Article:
Graduates working at an automotive engine manufacturer were given the task of identifying ways of reducing the company’s impact on the environment. They noticed that some parts used to produce the engines came with small plastic caps and plugs to protect the machined surfaces. The caps and plugs should have been recycled but when the graduates visited the recycling site they found the caps and plugs where in fact being sent to landfill. The graduates identified this as a potential area for improvement.
We initially met the graduates to discuss the problem and identify the type of material the caps were made from. The caps and plugs from each line were sent for material testing.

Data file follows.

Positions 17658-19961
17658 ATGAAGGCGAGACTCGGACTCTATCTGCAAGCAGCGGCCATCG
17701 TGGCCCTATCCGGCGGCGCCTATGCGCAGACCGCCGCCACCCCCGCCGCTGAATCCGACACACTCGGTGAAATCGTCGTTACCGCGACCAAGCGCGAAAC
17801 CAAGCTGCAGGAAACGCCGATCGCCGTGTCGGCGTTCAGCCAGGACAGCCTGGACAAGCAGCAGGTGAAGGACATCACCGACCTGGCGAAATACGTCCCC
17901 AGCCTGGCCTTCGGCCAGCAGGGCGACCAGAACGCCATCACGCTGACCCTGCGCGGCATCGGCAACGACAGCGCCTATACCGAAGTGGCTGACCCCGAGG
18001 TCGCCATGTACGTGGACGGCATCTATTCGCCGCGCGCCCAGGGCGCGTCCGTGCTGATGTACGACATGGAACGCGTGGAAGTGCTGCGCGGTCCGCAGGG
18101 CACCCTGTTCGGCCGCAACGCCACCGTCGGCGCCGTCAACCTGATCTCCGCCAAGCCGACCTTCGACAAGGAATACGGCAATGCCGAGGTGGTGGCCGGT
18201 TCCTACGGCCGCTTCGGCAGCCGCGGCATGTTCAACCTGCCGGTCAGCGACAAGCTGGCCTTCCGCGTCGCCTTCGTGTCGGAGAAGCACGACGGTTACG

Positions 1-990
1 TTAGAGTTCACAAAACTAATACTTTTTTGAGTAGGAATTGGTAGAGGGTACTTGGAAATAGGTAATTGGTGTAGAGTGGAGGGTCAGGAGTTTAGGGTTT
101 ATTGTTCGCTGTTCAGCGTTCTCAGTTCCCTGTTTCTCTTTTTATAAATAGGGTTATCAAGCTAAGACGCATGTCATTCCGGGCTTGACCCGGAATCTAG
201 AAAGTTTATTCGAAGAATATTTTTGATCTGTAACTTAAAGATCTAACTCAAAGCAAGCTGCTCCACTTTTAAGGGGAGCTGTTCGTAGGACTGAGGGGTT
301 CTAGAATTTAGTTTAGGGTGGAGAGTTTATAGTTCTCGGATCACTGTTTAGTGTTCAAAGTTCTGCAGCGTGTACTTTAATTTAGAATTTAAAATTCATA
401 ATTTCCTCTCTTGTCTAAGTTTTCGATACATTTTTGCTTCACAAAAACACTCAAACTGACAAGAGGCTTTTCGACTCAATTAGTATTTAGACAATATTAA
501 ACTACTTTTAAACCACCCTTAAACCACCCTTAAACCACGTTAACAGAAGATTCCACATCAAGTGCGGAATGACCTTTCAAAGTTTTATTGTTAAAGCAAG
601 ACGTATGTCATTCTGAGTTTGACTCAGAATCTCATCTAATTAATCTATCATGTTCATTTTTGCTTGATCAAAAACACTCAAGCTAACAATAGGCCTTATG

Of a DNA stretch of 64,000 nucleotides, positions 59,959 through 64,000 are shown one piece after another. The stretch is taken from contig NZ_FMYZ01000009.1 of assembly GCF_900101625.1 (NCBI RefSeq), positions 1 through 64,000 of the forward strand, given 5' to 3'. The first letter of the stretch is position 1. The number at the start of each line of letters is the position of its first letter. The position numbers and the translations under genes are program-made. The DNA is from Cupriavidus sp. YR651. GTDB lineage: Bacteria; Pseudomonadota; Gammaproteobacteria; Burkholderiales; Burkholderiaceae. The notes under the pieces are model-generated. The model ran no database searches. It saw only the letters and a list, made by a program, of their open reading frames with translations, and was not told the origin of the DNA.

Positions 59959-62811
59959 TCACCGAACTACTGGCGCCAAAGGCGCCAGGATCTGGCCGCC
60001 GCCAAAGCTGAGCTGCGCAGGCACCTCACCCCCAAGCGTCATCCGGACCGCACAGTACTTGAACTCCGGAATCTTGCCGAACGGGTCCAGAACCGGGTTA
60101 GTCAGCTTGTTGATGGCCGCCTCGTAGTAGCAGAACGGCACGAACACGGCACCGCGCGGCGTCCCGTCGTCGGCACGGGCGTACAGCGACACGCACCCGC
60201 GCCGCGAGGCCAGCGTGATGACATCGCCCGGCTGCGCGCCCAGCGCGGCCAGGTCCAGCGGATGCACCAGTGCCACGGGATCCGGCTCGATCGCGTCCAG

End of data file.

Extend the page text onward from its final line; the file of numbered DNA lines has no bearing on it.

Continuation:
Our first thoughts were to investigate the possibility of separating the caps and plugs into their individual polymer types, but this would require considerable capital investment in machinery, which in the current market was not an option. We looked for an alternative solution, which led us to a contacting company which could sort polymers after granulation.
By teaming up with the contractor we were able to granulate the redundant material and return it to production in applications suitable for the polymer involved. This avoided the caps and plugs being sent to landfill and fulfilled the graduates’ task of reducing the company’s impact on the environment.